Things have now taken a strange turn. Alexei Navalny, a Putin critic and the head of the Progress Party, in a tweet said that the worst sanctions on Russia would be to impose sanctions on three people: Roman Abramivich, Alisher Usmanov and Igor Shuvalov. Abramivich and Usmanov have priority stakes in England’s biggest football clubs Chelsea and Arsenal. Shuvalov, on the other hand, owns a 17 million-pound house in central London.

No one is buying this theory. As a counter-offensive, the Russians have adopted a new strategy — blame the British intelligence service. The line that is being followed is: “We have nothing to gain from this, you know who does? Britain.”

The World Cup

This is where things get complicated. The bid for the 2018 world cup was between Britain and Russia and it is alleged that the latter pulled its weight and swung the vote.

The major allegation is that Russia’s former deputy Prime Minister Igor Sechin, along with the leadership in Qatar, indulged in corrupt practices to secure the bid. Since 2017, one leak after another is being used to build a case against Russia and Qatar. One such leak was based on Michael Garcia’s report — an American investigator — who was put in charge of looking into the alleged corruption. This report was eventually leaked and published in the German paper Bild. It revealed a large nexus of lobbies, money power that was used by the Russians to sway the vote. In addition, in 2016, Christopher Steele, another private investigator, who uncovered Russia’s involvement in the American Presidential election, has allegedly worked with England’s botched World Cup bid.

Now, after the poisoning, according to the British magazine, The Spectator, there might be a chance that England might withdraw its dignitaries from the opening ceremony, if not their football team from the tournament. News reports doing the rounds are creating paranoia amongst the fans asking them to remain vigilant and careful if they do choose to go to Moscow for the world cup.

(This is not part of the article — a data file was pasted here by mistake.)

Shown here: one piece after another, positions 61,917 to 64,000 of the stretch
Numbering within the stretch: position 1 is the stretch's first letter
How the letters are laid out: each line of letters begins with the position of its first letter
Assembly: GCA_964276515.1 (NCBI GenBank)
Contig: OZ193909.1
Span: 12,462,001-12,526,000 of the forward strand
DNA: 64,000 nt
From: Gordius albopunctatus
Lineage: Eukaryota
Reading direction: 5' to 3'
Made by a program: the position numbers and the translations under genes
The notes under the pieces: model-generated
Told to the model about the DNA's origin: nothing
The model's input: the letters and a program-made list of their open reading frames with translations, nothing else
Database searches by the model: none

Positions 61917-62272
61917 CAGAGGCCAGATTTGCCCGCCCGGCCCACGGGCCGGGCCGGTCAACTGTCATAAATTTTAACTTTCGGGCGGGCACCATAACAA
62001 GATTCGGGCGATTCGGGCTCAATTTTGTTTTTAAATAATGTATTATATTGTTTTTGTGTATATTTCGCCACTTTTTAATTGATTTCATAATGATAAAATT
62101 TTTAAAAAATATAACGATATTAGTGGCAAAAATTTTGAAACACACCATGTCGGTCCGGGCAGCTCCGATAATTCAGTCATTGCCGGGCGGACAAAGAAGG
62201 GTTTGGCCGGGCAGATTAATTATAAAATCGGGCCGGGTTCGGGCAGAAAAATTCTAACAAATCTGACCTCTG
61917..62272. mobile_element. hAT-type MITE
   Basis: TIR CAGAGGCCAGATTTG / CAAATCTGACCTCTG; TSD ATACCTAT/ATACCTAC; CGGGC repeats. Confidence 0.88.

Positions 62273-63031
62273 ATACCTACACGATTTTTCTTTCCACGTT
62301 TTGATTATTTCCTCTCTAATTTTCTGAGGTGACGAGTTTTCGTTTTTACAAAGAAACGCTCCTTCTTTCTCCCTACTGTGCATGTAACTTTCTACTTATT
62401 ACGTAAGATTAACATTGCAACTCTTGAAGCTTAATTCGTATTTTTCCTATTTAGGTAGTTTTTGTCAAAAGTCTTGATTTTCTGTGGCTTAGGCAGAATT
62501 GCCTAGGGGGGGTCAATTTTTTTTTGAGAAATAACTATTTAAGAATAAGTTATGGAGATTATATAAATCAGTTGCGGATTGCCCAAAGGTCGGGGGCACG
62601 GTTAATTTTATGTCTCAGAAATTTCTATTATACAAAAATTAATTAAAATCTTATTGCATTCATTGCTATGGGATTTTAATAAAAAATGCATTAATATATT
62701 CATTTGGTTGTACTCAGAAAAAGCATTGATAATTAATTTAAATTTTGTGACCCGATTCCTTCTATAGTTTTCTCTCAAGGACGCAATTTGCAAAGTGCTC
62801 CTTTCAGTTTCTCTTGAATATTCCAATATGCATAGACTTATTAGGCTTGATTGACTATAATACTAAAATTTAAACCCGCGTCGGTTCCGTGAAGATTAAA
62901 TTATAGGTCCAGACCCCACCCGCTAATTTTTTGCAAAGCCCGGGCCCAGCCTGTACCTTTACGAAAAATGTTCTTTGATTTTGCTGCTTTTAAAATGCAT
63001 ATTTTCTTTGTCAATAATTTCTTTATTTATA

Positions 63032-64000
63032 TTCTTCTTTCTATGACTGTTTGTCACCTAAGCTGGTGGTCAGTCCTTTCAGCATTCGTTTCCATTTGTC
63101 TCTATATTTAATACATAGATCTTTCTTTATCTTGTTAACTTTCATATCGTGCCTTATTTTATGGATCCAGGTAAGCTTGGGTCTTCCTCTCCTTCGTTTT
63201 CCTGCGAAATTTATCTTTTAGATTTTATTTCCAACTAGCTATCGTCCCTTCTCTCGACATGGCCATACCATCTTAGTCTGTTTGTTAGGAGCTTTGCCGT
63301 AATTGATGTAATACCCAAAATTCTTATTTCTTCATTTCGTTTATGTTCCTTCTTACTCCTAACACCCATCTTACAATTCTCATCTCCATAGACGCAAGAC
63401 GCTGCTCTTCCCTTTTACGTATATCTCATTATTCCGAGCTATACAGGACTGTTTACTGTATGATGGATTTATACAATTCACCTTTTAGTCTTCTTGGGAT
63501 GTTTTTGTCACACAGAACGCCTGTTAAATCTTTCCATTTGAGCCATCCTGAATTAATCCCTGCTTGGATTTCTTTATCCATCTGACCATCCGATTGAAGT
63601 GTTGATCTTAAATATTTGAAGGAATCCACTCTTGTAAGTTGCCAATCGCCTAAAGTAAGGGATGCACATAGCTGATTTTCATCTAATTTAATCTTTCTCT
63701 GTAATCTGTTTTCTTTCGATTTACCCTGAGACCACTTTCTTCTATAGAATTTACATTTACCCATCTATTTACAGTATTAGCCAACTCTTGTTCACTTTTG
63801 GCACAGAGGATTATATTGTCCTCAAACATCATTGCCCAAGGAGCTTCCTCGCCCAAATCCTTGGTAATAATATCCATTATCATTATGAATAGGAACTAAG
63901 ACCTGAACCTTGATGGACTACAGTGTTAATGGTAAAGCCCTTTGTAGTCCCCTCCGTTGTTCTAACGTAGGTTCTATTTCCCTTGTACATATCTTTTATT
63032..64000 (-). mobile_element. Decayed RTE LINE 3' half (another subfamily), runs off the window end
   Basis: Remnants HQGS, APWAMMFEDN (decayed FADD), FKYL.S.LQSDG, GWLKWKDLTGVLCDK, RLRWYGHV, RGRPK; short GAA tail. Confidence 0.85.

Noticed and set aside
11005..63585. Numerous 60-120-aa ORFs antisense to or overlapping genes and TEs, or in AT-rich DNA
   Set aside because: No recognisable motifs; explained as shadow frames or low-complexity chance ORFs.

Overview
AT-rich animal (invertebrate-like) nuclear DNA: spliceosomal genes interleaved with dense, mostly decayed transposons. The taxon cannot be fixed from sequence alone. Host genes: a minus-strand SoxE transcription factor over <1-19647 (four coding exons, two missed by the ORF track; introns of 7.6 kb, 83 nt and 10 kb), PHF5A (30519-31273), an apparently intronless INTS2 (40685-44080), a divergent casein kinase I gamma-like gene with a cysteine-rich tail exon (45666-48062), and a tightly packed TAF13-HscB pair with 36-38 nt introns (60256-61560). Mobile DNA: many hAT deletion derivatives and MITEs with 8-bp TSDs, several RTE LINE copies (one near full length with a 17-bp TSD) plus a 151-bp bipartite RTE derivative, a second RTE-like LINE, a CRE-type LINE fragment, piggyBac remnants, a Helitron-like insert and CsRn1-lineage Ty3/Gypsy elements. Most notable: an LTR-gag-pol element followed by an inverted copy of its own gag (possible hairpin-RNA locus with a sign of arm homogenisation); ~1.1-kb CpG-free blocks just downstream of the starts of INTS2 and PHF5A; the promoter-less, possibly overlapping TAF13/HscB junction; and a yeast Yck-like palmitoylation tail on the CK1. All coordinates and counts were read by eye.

This posturing and alienation by the West was also meant to hurt Putin’s re-election. But it did not amount to much, instead media outlets, such as the Daily Beast, have turned the argument on its head by claiming that the media criticism in the Western media was part of an elaborate Russian plot to foster a nationalist sentiment within the Russian electorate. Lastly, the Skripal episode was meant to cement the idea of the power Russians wield in determining the outcomes of, both, the Brexit and the 2016 US Presidential election.

Alternative Theories

There are several other theories that are trying to make sense of the poisoning of the Skripals. As former British MP George Galloway put it: “Here is the killer question not asked by anyone in Parliament. If these Novichoks are exclusively Russians why would Russia choose that weapon? They would be as well leaving a pair of boots covered in snow and painting ‘Vladimir was here on the nearest wall. Maybe a Lada car parked nearby with a bottle of Vodka on the dashboard…”

There are other theories as well, which point to mafia involvement in the poisoning of Skripal. This theory suggests that the former spy continued in one way or another to work, gathering information and became embroiled in some affair and was knocked off.

Whatever the causes of the poisoning, the fall out of this event has detrimental consequences for world politics. The frosting of these relations will have consequences in Syria and now the Indo-Pacific, the new theatres of an already heating up cold war.

AssassinationBrexitCold WarDonald TrumpRussiaSpiesUK Politics

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The mysterious poisoning of a former Russian double agent has triggered an inevitable cold war which has deleterious effects for a world already breaking up into old-familiar blocs
The Football World Cup and the New Cold War